One of the very few Oscar victors from Britain this year was Andrea Arnold, director of the best short live-action film Wasp, which will be showing in Birds Eye View on 10 March at the Curzon Soho. Wasp's taut, tough script focuses on a neglectful mother of four (played by My Summer of Love's Nathalie Press) who leaves her starving children unattended in a pub car park while she's inside with Danny Dyer. A gritty work, soaked in handheld immediacy, it makes one hope that it won't be long before Arnold tries her hand at a feature film.

Short films make up a strong strand in BEV's programme, and demonstrate the heartening diversity of style and subject emerging from women directors, from the mini samurai movie Bushido: Way of the Warrior by Susan Jacobsen and Hattie Dalton's offbeat, Bafta-nominated sperm-bank story The Banker, to Harry Wootliff's award-winning Nits, a moving minidrama about a seven-year-old boy dealing with a family tragedy. It's not surprising that this strand should be so strong, given BEV's close ties to shorts directors, and the greater access to funding in general for women in this field. However, the feature films are no less eclectic and impressive. Although the Chinese film Electric Shadows by Xiao Jiang sounds exotic, it's as accessible as Cinema Paradiso, with its tale of a water-carrier who becomes bewitched by the personal film archive and story of a young woman whose mother lived through the last gasps of the Cultural Revolution. More properly exotic, perhaps, is Anastasia Lapsui and Markku Lehmuskallio's Bride of the Seventh Heaven, about a Nenet woman from the remote Yamal peninsula in Russia who marries a god, a story told with stately grace.

Representing homegrown talent, BEV offers another chance to catch Shona Auerbach's Scotland-set Dear Frankie, in which Emily Mortimer plays the mother of a deaf boy. BEV may also be the one place it will be possible to see Tracey Emin's debut Top Spot on a big screen. A bolshie story of working-class girls getting screwed over by men in Margate, it looks unlikely to get a theatrical release.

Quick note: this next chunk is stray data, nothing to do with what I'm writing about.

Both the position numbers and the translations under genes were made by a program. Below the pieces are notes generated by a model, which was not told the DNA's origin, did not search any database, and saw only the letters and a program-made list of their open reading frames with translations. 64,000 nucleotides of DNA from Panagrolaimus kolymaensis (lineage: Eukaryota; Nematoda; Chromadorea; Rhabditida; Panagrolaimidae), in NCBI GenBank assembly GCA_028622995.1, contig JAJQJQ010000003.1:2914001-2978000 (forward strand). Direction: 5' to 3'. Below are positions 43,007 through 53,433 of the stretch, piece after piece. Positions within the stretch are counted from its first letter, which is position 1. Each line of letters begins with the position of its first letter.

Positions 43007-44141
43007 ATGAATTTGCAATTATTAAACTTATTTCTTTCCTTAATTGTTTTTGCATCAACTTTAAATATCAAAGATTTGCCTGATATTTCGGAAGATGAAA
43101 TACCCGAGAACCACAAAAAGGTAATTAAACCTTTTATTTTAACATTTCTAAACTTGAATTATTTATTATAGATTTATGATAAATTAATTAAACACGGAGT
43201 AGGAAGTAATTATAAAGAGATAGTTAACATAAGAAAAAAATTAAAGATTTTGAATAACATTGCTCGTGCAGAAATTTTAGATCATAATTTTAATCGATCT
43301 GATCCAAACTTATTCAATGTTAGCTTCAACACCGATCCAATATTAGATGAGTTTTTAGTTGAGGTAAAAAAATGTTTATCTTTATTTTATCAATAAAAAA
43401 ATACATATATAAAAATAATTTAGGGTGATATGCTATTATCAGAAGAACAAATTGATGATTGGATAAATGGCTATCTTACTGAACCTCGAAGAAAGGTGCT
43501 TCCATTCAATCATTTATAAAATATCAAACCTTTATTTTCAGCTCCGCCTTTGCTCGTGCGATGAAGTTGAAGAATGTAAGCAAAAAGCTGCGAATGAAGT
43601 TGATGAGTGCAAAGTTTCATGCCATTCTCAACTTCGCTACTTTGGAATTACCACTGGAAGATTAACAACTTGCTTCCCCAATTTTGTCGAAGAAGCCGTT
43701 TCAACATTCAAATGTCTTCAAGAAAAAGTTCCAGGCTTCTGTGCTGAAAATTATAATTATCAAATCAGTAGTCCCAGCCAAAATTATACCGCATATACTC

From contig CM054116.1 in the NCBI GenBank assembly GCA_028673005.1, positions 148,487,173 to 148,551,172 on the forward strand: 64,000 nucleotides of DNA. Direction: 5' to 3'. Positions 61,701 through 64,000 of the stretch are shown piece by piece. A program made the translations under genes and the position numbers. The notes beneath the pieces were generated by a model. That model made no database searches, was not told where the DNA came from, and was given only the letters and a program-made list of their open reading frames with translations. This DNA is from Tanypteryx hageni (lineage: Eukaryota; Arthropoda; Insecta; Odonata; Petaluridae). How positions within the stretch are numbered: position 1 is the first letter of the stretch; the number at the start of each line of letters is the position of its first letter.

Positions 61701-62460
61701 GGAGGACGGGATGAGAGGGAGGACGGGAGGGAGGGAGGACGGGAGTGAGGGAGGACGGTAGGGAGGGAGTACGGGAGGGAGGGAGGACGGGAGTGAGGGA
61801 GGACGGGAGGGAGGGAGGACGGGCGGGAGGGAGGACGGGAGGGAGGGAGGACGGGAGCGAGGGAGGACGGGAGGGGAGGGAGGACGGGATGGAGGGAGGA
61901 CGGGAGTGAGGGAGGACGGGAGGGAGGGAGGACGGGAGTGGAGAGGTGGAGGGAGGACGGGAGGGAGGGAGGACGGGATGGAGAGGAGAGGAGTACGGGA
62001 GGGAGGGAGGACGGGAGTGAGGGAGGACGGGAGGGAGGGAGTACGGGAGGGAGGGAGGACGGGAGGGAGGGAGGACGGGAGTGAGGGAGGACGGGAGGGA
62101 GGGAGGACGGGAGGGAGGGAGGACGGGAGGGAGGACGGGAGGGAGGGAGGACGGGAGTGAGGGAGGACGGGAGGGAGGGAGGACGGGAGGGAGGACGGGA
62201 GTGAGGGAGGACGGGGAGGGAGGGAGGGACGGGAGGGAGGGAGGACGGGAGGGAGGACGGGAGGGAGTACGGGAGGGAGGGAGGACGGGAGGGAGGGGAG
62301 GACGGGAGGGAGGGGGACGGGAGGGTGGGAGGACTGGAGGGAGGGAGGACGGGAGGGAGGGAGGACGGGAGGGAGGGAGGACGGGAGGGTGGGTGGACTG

Philippa Lowthorpe's The Other Boleyn Girl was, like Emin's film, shot on digital stock, the most affordable means of film-making for women directors, and it offers an offbeat, semi-improvised take on the costume drama, starring Natascha McElhone as the more famous Anne's sister Mary. The boldest and most bizarre film must be Susannah Gent's weird and wonderful low-budget Jelly Dolly, a dream-like mix of body horror, kitchen-sink drama and surrealism about a woman stuck in a dead-end relationship who develops weird issues with her navel.

There's no navel-gazing in BEV's documentary strand, however, which features a strong line-up of hard-hitting films from across the globe. In addition, BEV will host other events, including an evening of silent films rescored by the pianist Joanna MacGregor, panel discussions and parties. It all adds up to what promises to be an important celebration of women film-makers.